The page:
How I Got To This Point
I typically buy a computer every 2 to 3 years. This has been the case since I got my first Pentium 60 MHz machine running Windows 3.11 during the fall of 1994.
In the late 1990s, I never really considered a Macintosh computer as a potential purchase. From what I knew of them, they were typically expensive, had a limited selection of software, and the only individuals I knew who used them could best be described as inhabiting the fringes of society. These beliefs were only reinforced when I worked at CompUSA in 2000. The Apple section was relegated to the back corner of the store and to say it was sparsely populated with customers would be an overstatement.
When I started undergraduate studies in the Fall of 2000, my bias towards Windows-based PCs only grew stronger. It wasn't so much a loyalty to Microsoft, as it was realizing that I had the most freedoms and fewest restrictions using a Windows machine. I didn't have to worry about computer peripherals or a piece of software critical to my Computer Science curriculum not working with my machine, because hey, everything was Windows compatible. In fact, the social miscreants in my dorm who did have Macs would often drop by my room and ask to borrow my computer for a few minutes since they ran into "something" that wasn't Mac compatible.
Beginning in the Spring of 2005, my resistance to purchasing Apple products began to wain. I was at Keesler Air Force Base on the Gulf Coast, and my trusty Diamond Rio 500 64MB MP3 player kicked the bucket after 5 years. The first generation iPod Shuffle had been released a few months earlier, and after seeing a 1GB version on sale at a nearby Circuit City, I decided to join the legions of iPod toting fans. I only needed it for when I ran, so the lack of screen didn't bother me. And picking up an MP3 player for a hundred bucks and change was much different than laying out a couple of thousand for a computer.
In September of 2005, I bought a new BMW 3 Series. Despite being chocked full of technology (on-board navigation, 2 optical disc drives, automatic everything), it didn't have one key feature that I had grown VERY accustomed to in my VW Jetta: MP3 CD capability. As someone who listens primarily to electronic music, I needed a way to get my 2 to 4 hour long DJ sets onto my car stereo, and splitting a file over 4 CDs just wasn't something I was interested in undertaking. Enter the 60GB iPod Photo.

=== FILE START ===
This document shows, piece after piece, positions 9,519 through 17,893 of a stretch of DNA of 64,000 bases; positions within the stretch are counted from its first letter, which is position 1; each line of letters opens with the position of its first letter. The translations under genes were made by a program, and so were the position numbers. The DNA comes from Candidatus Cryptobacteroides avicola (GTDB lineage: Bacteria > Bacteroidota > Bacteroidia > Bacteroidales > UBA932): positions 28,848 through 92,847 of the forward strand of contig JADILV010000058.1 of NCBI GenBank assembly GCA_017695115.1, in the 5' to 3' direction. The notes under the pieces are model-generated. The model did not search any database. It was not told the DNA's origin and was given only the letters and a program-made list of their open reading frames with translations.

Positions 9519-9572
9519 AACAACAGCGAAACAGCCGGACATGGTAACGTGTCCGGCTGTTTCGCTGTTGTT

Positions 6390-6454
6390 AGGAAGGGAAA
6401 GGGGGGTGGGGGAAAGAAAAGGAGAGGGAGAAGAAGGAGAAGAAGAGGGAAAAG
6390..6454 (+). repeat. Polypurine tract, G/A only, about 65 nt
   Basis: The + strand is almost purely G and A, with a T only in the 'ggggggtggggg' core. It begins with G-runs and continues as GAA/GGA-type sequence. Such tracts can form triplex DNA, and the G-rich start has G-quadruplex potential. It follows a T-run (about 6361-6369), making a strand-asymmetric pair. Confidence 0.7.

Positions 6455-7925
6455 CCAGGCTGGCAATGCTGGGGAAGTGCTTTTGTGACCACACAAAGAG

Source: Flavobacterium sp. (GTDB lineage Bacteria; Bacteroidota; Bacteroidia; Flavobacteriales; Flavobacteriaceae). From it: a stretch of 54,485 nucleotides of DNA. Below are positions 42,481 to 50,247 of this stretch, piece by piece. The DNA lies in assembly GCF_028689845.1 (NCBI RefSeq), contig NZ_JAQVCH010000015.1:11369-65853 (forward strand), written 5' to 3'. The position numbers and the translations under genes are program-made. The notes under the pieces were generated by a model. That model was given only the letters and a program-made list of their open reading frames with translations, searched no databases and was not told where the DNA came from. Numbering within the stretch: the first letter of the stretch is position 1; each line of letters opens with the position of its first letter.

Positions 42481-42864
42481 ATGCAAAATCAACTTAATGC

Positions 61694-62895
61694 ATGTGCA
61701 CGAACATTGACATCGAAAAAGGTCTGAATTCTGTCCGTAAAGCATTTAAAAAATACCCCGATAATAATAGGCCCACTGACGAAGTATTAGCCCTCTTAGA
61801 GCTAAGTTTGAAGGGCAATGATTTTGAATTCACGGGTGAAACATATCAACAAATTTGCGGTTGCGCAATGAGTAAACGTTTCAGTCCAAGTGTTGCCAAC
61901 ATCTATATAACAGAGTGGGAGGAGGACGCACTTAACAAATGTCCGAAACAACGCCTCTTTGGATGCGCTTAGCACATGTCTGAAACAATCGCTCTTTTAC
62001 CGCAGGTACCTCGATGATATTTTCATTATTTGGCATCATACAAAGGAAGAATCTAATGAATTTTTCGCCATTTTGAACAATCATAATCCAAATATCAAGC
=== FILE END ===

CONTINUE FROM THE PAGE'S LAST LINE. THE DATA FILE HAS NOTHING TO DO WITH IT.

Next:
Even though I have close to 1TB of music, there is still something liberating about being able to carry around hundreds of your favorite albums on a very portable device. While I could fit about 10 albums on an individual MP3 CD, it was still cumbersome to jump around between artists, albums, and genres if they happened not to be grouped on a single disc. The large capacity iPod solved this inconvenience. However, had it not been for my car's lack of MP3 CD capability, I probably wouldn't have realized just how convenient the iPod solution was in comparison. (As an aside, I was finally able to get MP3 CD capability via a software update at the dealership last week...I guess 2 years late is better than never.)
So now you're thinking, "Ok, Juston's just describing a classic case of the 'iPod Halo Effect' I've read about," right? Well not exactly. Granted, having exposure to the 2 iPods probably helped mildly deteriorate the psychological disinclination towards Apple products that I'd developed over a decade. But it hardly garnered enough of my mindshare to make me run out and buy a Mac.
What owning the iPods did manage to do was pique my interest enough in the company to follow their new product announcements more closely. And in January of 2006 they announced the transition of their computers to Intel processors. Initially, I didn't think a hardware announcement would have such a significant impact on the way I viewed the computer industry, but in retrospect, this news was huge.
Over the next year, I saw the release of Boot Camp which would allow users to load Windows on their Intel-based Mac and boot into that OS if they needed to run a Windows application. Also released was a virtualization program called Parallels Desktop which let users run Windows as a virtual machine within the Mac OS. Now I didn't have to worry about compatibility issues. This is when I truly began to consider buying an Apple Computer.